Ordinary Light

Ordinary Light

A Memoir

eBook - 2015
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"From the Pulitzer Prize-winning poet: a deeply moving memoir that explores coming-of-age and the meaning of home against a complex backdrop of race, faith, and the unbreakable bond between a mother and daughter. Tracy K. Smith had a fairly typical upbringing in suburban California: the youngest in a family of five children raised with limitless affection and a firm belief in God by a stay-at-home mother and an engineer father. But after spending a summer in Alabama at her grandmother's home, she returns to California with a new sense of what it means for her to be black: from her mother's memories of picking cotton as a girl in her father's field for pennies a bushel, to her parents' involvement in the Civil Rights movement. These dizzying juxtapositions--between her family's past, her own comfortable present, and the promise of her future--will eventually compel her to act on her passions for love and 'ecstatic possibility,' and her desire to become a writer. But when her mother is diagnosed with cancer, which she says is part of God's plan, Tracy must learn a new way to love and look after someone whose beliefs she has outgrown. Written with a poet's precision and economy, this gorgeous, probing kaleidoscope of self and family offers us a universal story of belonging and becoming, and the ways we find and lose ourselves amid the places we call home"--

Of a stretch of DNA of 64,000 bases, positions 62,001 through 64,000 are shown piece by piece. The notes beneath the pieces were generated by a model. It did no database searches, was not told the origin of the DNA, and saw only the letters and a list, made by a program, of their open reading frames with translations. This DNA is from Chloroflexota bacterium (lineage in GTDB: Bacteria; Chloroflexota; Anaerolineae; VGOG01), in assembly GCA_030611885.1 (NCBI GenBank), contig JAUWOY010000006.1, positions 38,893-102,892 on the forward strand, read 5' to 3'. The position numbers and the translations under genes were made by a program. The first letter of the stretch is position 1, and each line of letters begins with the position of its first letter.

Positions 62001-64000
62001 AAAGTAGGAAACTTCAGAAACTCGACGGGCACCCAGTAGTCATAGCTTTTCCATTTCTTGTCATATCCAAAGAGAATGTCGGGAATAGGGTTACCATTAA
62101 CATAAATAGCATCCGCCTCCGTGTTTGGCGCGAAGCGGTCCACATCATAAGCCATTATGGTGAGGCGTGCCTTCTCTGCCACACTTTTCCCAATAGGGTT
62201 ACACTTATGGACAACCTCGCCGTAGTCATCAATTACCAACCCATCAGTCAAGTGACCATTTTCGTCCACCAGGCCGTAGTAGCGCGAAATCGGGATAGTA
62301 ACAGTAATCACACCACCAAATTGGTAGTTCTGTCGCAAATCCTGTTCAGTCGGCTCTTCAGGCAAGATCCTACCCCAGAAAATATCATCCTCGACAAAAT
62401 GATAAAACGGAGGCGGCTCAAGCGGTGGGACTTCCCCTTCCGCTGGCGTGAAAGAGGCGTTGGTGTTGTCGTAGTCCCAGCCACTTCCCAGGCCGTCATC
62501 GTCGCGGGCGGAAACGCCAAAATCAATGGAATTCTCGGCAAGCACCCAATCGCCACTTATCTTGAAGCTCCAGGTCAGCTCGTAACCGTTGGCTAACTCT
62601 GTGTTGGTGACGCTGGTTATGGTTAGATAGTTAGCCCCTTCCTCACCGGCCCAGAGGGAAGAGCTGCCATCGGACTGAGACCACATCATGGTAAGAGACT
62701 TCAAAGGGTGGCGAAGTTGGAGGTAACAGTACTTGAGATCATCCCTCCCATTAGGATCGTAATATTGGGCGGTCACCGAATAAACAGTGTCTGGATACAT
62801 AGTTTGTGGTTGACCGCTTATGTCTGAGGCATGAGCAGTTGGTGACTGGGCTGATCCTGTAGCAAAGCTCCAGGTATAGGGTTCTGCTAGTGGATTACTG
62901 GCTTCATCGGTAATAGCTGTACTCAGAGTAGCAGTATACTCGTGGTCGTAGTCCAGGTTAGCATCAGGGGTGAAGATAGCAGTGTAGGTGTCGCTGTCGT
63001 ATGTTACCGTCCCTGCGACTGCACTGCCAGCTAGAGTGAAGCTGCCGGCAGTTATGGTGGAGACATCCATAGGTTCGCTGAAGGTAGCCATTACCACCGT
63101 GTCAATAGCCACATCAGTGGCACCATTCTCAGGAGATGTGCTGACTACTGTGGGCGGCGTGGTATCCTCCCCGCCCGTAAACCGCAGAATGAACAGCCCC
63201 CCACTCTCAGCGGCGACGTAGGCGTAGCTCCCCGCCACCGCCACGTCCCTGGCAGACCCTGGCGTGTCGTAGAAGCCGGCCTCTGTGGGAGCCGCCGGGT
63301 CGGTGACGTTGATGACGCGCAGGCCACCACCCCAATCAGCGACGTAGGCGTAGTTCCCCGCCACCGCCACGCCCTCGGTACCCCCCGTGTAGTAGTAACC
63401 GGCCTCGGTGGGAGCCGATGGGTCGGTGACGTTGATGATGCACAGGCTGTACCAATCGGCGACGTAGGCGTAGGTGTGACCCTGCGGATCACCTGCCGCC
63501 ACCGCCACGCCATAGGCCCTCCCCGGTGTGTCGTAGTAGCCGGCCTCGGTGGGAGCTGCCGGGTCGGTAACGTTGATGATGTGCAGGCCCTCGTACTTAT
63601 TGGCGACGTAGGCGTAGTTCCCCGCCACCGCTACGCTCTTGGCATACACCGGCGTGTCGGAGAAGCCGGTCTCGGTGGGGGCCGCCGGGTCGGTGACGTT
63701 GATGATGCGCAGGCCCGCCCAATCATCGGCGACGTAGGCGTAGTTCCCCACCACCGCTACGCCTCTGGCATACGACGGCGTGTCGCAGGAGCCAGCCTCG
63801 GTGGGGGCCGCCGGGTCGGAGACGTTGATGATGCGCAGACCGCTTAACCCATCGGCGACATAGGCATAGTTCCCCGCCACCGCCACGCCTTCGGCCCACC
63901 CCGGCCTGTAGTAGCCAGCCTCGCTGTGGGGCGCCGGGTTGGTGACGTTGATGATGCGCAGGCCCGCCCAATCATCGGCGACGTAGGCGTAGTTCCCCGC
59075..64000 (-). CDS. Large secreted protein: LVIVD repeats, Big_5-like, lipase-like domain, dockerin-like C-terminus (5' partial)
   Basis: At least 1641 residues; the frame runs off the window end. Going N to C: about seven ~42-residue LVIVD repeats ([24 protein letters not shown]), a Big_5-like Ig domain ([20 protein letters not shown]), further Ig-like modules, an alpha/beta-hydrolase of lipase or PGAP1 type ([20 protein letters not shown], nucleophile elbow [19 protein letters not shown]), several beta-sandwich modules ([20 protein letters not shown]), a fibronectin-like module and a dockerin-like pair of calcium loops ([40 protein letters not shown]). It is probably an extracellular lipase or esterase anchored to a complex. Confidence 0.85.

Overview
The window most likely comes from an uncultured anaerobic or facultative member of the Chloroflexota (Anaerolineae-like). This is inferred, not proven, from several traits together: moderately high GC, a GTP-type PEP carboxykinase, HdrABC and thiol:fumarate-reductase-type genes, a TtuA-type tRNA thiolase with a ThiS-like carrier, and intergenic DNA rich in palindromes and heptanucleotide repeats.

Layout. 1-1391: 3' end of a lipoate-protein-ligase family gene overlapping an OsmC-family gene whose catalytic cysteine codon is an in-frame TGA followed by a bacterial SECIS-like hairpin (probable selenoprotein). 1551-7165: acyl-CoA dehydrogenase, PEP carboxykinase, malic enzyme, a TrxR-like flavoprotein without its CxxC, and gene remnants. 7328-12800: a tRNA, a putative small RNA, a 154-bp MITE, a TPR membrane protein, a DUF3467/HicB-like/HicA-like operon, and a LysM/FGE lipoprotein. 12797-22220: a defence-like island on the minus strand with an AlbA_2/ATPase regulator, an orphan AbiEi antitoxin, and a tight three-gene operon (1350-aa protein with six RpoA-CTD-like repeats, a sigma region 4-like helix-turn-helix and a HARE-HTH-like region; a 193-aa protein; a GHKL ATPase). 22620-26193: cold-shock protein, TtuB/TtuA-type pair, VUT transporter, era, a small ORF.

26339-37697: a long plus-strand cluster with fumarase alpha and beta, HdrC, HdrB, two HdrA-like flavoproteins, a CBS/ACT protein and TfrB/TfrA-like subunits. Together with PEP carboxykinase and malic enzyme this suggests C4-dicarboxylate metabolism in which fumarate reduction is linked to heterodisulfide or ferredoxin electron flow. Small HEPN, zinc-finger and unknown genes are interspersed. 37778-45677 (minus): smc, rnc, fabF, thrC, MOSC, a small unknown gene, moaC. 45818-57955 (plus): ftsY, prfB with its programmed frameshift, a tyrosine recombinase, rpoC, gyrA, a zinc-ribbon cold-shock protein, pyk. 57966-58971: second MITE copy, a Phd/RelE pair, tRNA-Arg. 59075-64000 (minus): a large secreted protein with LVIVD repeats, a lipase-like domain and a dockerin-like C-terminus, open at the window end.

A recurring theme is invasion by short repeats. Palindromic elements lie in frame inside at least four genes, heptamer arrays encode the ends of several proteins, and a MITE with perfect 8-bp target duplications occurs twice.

"A memoir about the author's coming of age as she grapples with her identity as an artist, her family's racial history, and her mother's death from cancer"--
Publisher: New York :, Alfred A. Knopf,, 2015
ISBN: 9780307962676
Branch Call Number: Online eBook
Characteristics: 1 online resource
text file, rda
Additional Contributors: OverDrive, Inc

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May 28, 2016

Though I'm not (yet) familiar with Smith's poetry, this memoir is quietly stunning. She lays herself bare, as if she's speaking to herself, I think in part because she couldn't say and ask her beloved mother everything she wanted to before her premature death from cancer. Smith's a wonderful writer, bringing clearly to life each member of her large family, as well as friends, especially women she meets at Harvard. From a very young age, she has thought a great deal about what it means to be a middle class, ambitious black woman. Though at times, she rebelled, in a quiet way, against the spiritual values of her Southern Baptist mother, she finds herself going back to those values in raising her own children.

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